BACKGROUND: Administration of analgesics per patient request or random pain assessments may provide inadequate pain management. OBJECTIVE: To examine the impact of nurses' use of a standardized pain flowsheet to document pain assessment and pharmacologic management on patient-reported pain intensity. METHODS: A pre-post intervention design was used to compare 61 patients. In the preimplementation group, traditional charting of pain presence or absence was documented in the narrative notes and pharmacologic management was recorded on the medication profile. In the postimplementation group, the intensity of pain and pharmacologic management were documented on a pain flowsheet. Within 24 hours after transfer to the step-down unit, patients were interviewed regarding pain intensity experienced in the surgical heart unit and at the time of questioning. The distribution of these pain intensity scores was compared. RESULTS: The postimplementation group reported significantly lower pain intensity ratings for the average amount of pain experienced while in the surgical heart unit, the least amount of pain experienced while in the surgical heart unit, and the pain experienced at the moment of questioning. CONCLUSIONS: Use of a standardized pain flowsheet to assess pain intensity and document pharmacologic intervention may improve pain management in postsurgical cardiovascular patients.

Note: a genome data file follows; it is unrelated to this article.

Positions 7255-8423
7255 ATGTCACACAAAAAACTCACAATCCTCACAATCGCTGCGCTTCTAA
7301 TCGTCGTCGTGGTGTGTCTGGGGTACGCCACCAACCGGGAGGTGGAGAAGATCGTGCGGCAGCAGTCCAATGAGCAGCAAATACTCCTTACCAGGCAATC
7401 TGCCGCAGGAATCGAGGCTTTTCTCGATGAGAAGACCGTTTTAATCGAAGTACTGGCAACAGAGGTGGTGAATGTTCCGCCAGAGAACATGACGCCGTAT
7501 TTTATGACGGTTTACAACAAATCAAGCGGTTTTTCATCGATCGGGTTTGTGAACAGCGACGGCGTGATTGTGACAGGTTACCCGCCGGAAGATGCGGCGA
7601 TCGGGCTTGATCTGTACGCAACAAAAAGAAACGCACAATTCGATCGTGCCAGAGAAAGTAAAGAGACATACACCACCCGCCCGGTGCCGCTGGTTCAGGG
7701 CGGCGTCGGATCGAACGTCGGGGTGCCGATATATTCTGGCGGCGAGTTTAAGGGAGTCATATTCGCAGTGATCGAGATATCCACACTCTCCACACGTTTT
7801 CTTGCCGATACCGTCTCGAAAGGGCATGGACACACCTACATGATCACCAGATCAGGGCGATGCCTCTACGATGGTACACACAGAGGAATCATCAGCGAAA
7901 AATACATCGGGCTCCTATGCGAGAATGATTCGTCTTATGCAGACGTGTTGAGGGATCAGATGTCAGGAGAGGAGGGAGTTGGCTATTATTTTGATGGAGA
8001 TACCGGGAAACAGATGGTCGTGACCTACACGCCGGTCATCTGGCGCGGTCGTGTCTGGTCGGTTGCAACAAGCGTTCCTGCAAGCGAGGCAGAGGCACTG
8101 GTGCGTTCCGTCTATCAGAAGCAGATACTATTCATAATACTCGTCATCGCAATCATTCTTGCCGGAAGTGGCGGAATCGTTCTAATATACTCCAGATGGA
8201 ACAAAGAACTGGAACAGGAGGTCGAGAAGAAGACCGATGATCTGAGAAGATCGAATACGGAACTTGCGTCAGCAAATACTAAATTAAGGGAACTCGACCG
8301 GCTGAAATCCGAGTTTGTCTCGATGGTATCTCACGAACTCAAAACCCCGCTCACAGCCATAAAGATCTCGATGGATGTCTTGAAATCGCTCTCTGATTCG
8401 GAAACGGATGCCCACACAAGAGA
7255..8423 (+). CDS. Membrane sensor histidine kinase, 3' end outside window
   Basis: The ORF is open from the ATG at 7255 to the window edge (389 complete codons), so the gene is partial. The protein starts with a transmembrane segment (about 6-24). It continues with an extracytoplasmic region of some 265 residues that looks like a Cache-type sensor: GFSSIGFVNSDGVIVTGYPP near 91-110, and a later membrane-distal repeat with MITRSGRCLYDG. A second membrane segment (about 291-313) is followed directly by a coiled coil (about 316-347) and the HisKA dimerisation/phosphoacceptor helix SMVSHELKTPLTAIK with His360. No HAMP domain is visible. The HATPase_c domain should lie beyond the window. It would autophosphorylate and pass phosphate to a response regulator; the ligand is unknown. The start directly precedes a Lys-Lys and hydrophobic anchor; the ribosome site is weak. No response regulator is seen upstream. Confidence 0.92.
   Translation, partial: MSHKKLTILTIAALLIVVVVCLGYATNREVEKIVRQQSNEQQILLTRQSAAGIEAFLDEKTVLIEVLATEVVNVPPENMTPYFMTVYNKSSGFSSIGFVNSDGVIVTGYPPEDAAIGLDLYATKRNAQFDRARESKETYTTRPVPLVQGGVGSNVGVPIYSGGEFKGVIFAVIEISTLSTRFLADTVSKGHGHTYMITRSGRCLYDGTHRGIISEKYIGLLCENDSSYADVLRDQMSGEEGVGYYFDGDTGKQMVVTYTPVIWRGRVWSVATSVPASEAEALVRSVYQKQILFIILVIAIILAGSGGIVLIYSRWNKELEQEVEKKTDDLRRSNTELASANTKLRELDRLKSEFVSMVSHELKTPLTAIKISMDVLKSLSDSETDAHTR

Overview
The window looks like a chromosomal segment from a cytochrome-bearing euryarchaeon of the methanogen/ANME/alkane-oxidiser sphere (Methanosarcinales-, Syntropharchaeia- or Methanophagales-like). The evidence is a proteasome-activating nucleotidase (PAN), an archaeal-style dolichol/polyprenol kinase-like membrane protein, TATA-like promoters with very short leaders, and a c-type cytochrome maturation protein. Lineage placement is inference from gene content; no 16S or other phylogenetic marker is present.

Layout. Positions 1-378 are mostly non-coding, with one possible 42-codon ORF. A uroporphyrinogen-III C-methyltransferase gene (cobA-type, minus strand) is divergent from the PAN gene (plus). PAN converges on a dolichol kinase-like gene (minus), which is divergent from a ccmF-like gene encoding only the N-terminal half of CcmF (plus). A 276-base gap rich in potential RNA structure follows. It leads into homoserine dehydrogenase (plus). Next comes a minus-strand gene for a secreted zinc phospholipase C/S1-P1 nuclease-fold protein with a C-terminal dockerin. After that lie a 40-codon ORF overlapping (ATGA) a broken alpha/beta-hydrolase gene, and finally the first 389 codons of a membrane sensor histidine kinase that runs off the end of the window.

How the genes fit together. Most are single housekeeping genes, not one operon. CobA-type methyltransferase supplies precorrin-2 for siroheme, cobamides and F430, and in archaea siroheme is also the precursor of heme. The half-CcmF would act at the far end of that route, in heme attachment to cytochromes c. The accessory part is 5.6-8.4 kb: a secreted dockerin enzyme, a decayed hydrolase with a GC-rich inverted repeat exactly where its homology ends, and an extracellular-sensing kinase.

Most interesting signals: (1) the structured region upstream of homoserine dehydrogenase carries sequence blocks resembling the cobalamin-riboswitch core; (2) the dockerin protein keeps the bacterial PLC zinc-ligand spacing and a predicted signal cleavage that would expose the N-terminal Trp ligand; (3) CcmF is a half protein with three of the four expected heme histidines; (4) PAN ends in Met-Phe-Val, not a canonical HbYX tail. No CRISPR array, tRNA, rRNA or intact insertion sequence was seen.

|Original language||English (US)|
|Number of pages||6|
|Journal||American journal of critical care : an official publication, American Association of Critical-Care Nurses|
|State||Published - Jul 1 1995|
ASJC Scopus subject areas
- Critical Care